Siburius (fl. 370s), for whom only the single name survives, was a high-ranking official of the Roman Empire. He was one of several Gauls who rose to political prominence in the late 4th century as a result of the emperor Gratian's appointment of his Bordelaise tutor Ausonius to high office.
Life and career
Like Ausonius, Siburius came from Bordeaux. The medical writer Marcellus, their countryman, places Siburius in the company of the historian Eutropius and Julius Ausonius, father of the political scholar-poet, as peers with a literary expertise in medicine.
In early 376, Siburius was magister officiorum under Gratian. He succeeded Ausonius as praefectus praetorio Galliarum (praetorian prefect of Gaul) sometime before December 3, 379, and held the office until 382, when he was succeeded by Mallius Theodorus.
Other scanty evidence of Siburius's life comes from the correspondence of the Antiochan scholar Libanius, who has one letter addressed to him and two to his son, who had the same name. Libanius also mentions Siburius once elsewhere. The son was proconsul of Palaestina Prima around 390.
Culture and religion
Siburius is the addressee of three letters among the correspondence of Quintus Aurelius Symmachus, the advocate of religious tolerance who attempted to preserve the traditional religions of Rome at a time when Christianity had become dominant. Symmachus teases Siburius about his archaic writing style (ἀρχαϊσμὸν scribendi):
|“||If you're so in love with the old days, let's return with an equal amount of attention to the time-honored words in which the Salian priests chanted and the augurs pronounced on a bird-omen and the Commission of Ten established the legal code."||”|
Siburius's son still practiced the traditional religions of antiquity; Libanius refers to his Hellenism. If the father, as seems likely from Symmachus's remarks, also had not converted, Siburius would have been the first non-Christian to hold the prefecture of Gaul since the death of the emperor Julian, and the last to hold the office.
- Förster, Richard. Libanii Opera. Leipzig: Teubner, 1903–27, vol. 11. Teubner edition with critical apparatus. A volume of the Greek text of the abundant letters of Libanius, teacher and friend to the emperor Julian, including the letters relevant to Siburius.
- Jones, A.H.M. “Collegiate Prefectures.” Journal of Roman Studies 54 (1964) 78–89. Clarifying political succession among the praefecti mainly in the 4th century, with tables.
- Matthews, John. Western Aristocracies and Imperial Court, A.D. 364–425. Oxford University Press, 1975. ISBN 0-19-814499-7 See pp. 72–74 for Siburius.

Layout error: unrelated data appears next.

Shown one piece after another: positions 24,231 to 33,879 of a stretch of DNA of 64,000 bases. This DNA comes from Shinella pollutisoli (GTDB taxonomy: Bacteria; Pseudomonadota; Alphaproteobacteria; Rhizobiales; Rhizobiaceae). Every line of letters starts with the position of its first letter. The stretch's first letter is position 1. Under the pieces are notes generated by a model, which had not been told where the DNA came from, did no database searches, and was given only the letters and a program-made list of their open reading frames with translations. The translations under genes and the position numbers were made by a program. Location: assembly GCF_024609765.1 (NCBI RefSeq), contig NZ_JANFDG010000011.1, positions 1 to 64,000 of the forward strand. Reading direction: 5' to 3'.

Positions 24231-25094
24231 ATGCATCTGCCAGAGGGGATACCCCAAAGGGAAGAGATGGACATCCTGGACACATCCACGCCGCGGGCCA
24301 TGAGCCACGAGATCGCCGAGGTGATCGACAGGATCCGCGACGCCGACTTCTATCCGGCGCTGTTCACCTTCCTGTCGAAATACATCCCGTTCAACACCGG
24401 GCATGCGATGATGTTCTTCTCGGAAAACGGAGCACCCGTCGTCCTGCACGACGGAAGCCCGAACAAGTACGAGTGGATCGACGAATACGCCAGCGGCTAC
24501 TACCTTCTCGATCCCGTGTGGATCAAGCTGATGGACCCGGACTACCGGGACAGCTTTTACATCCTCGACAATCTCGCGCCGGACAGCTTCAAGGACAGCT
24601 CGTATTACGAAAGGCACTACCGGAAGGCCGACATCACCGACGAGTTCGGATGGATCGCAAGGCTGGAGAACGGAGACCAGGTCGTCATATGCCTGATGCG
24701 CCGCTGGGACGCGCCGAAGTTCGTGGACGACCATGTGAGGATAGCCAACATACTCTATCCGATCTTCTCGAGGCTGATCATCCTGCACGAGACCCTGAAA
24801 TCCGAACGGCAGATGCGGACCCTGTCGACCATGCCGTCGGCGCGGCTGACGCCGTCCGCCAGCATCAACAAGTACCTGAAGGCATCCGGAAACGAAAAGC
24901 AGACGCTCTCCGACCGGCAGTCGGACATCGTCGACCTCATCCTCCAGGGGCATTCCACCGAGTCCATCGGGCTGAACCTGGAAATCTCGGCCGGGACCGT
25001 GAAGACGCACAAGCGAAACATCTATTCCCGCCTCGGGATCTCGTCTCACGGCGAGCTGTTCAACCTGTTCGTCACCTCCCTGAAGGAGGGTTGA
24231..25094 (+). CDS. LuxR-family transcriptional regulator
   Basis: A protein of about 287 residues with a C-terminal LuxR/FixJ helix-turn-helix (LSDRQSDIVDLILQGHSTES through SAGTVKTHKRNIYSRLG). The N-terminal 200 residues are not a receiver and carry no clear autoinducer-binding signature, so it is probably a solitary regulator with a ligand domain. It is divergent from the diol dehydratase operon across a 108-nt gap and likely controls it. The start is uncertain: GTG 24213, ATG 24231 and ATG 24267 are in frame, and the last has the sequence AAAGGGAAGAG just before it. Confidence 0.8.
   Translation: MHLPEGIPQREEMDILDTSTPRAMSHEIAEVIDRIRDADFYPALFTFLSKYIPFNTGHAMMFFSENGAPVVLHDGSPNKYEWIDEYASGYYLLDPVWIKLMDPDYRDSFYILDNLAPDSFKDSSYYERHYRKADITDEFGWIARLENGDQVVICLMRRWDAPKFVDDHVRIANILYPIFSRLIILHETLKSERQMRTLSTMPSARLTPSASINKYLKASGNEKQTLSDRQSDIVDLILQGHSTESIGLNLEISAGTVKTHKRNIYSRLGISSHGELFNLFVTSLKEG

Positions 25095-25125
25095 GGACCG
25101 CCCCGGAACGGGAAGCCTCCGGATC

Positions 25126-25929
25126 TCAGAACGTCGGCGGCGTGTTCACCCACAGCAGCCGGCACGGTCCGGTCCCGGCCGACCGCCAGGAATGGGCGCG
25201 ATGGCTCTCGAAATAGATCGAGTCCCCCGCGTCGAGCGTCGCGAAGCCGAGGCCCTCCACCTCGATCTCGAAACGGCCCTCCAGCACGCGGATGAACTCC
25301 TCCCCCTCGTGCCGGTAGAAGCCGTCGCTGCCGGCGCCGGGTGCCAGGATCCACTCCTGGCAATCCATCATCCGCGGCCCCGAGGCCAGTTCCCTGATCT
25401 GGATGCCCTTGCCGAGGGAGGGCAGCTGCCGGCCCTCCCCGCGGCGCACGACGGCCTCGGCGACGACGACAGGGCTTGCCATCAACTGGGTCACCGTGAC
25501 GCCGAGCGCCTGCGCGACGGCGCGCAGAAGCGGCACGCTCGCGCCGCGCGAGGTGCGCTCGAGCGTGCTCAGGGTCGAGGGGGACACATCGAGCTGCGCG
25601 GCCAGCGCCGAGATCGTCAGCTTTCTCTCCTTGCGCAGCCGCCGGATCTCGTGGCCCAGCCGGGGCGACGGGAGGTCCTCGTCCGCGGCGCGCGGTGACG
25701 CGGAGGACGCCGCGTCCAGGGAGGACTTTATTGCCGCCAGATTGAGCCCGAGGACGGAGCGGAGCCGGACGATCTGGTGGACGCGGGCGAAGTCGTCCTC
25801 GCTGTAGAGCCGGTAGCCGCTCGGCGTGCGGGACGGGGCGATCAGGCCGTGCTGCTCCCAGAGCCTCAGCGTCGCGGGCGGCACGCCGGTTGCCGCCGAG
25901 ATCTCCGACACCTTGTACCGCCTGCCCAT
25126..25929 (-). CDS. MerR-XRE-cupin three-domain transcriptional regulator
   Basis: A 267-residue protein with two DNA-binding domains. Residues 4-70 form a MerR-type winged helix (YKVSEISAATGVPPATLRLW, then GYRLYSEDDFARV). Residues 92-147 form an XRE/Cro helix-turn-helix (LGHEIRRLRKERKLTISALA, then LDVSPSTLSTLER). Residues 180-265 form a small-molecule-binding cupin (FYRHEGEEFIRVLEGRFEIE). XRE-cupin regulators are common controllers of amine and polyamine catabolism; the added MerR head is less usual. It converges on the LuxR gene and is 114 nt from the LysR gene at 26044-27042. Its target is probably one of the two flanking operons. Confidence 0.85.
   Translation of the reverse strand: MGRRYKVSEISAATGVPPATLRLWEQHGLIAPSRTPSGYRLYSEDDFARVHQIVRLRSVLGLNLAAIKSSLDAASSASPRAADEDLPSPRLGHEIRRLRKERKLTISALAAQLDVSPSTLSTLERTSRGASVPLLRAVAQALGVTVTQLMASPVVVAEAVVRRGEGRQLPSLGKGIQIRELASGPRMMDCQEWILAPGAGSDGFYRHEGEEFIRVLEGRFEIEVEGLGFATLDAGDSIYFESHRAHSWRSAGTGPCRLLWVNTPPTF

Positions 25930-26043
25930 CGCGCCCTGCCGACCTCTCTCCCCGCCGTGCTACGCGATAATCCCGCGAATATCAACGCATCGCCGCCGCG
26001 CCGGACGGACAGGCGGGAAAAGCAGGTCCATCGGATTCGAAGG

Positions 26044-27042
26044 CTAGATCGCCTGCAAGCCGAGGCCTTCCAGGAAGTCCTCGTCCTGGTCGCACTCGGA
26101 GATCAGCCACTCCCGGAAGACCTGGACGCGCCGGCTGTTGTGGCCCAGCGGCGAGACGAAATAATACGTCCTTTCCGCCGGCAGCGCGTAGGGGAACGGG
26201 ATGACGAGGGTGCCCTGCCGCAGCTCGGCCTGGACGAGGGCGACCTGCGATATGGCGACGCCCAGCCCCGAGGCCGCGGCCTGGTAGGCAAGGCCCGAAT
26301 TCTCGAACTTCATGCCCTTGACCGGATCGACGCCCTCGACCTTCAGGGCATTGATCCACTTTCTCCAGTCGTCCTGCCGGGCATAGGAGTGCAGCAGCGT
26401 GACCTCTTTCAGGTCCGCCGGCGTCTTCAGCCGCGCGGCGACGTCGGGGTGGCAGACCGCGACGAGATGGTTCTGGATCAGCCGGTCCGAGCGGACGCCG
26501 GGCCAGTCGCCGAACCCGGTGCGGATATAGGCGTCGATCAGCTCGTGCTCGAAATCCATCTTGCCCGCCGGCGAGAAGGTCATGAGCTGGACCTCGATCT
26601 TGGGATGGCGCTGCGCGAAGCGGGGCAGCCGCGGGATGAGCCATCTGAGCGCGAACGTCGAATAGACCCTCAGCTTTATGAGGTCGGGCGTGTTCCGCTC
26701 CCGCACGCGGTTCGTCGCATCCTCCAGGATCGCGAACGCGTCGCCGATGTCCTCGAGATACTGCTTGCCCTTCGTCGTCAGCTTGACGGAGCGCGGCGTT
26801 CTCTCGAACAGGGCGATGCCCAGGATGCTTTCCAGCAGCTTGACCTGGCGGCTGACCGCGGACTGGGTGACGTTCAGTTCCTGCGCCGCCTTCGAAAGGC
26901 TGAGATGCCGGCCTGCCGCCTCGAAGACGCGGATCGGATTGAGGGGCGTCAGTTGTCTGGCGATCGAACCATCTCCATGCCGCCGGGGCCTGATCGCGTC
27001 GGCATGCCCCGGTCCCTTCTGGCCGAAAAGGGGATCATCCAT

- McGeachy, J.A., Jr. “The Editing of the Letters of Symmachus.” Classical Philology 44 (1949) 222–229. Argues against the view that the letters of Symmachus had been edited and "watered down" for a Christian readership, and demonstrates that in his friends and correspondents (among them Siburius) Symmachus embraced both Christians and those who practiced the traditional religions.
- Pellizzari, Andrea. Commento storico al libro III dell'Epistolario di Q. Aurelio Simmaco: introduzione, commento storico, testo, traduzione, indici. Pisa: Istituti editoriali e poligrafici internazionali, 1998. Latin text with Italian translation of the third of book of Symmachus's letters; see for extensive commentary (in Italian) on the three to Siburius.
- Seeck, Otto. Monumenta Germaniae historica inde ab anno Christi quingentesimo usque ad annum millesimum et quingentesimum: Q. Aurelii Symmachi quae supersunt. Auctores antiquissimi, vol. 6, pt. 1. Munich: Monumenta Germaniae Historica, 1984. Latin text of Symmachus's letters, with commentary also in Latin.
- Sivan, Hagith. Ausonius of Bordeaux: Genesis of a Gallic Aristocracy. London: Routledge, 1993. For background to Siburius's career and life, with passing references to him.
- Hagith Sivan, Ausonius of Bordeaux: Genesis of a Gallic Aristocracy (London: Routledge, 1993), p. 134, and p. 210, note 36.
- Marcellus Empiricus, De medicamentis, prefatory epistle 2, in Corpus Medicorum Latinorum: Marcelli de Medicamentis Liber, edited by Maximillian Niedermann (Leipzig: Teubner 1916), p. 3.
- Sivan, Ausonius of Bordeaux, p. 134.
- Codex Theodosianus XI.31.7; A.H.M. Jones, “Collegiate Prefectures,” Journal of Roman Studies 54 (1964), p. 84; Andrea Pellizzari, Commento storico al libro III dell'Epistolario di Q. Aurelio Simmaco (Pisa 1998), p. 156.
- David Stone Potter, The Roman Empire at bay, AD 180-395, Routledge, 2004, ISBN 0-415-10057-7, p. 545.
- Libanius, epistle 663, pp. 99–100 in the edition of Richard Förster, Libanii Opera (Leipzig: Teubner, 1903–27), vol. 11.
- Libanius, epistles 982 and 989, pp. 114–115 and 119–120 (Förster's edition).
- Libanius, epistle 973, pp. 107–108 (Förster).
- Otto Seeck, Monumenta Germaniae Historica: Auctores Antiquissimi. Q. Aurelii Symmachi quae supersunt (Munich 1984), with reference to Libanius, Sievers edition p. 269 (= Förster 989, pp. 119–120).
- J.A. McGeachy, Jr., “The Editing of the Letters of Symmachus,” Classical Philology 44 (1949), 222–229.
- Epistulae 3.44–45, edition of Otto Seeck, Monumenta Germaniae Historica: Auctores Antiquissimi. Q. Aurelii Symmachi quae supersunt (Munich 1984); Neil B. McLynn, Ambrose of Milan: Church and Court in a Christian Capital (University of California Press 1994), p. 86.
- Symmachus, epistle 3.44: Si tibi vetustatis tantus est amor, pari studio in verba prisca redeamus, quibus salii canunt et augures avem consulunt et decemviri tabulas condiderunt.
- Andrea Pellizzari, Commento storico al libro III dell'Epistolario di Q. Aurelio Simmaco (Pisa 1998), p. 157.
- J.A. McGeachy, Jr., “The Editing of the Letters of Symmachus,” Classical Philology 44 (1949), p. 226.
- Dorothy Watts, Religion in Late Roman Britain: Forces of Change (London: Routledge, 1998), p. 39.
|Praetorian prefect of Gaul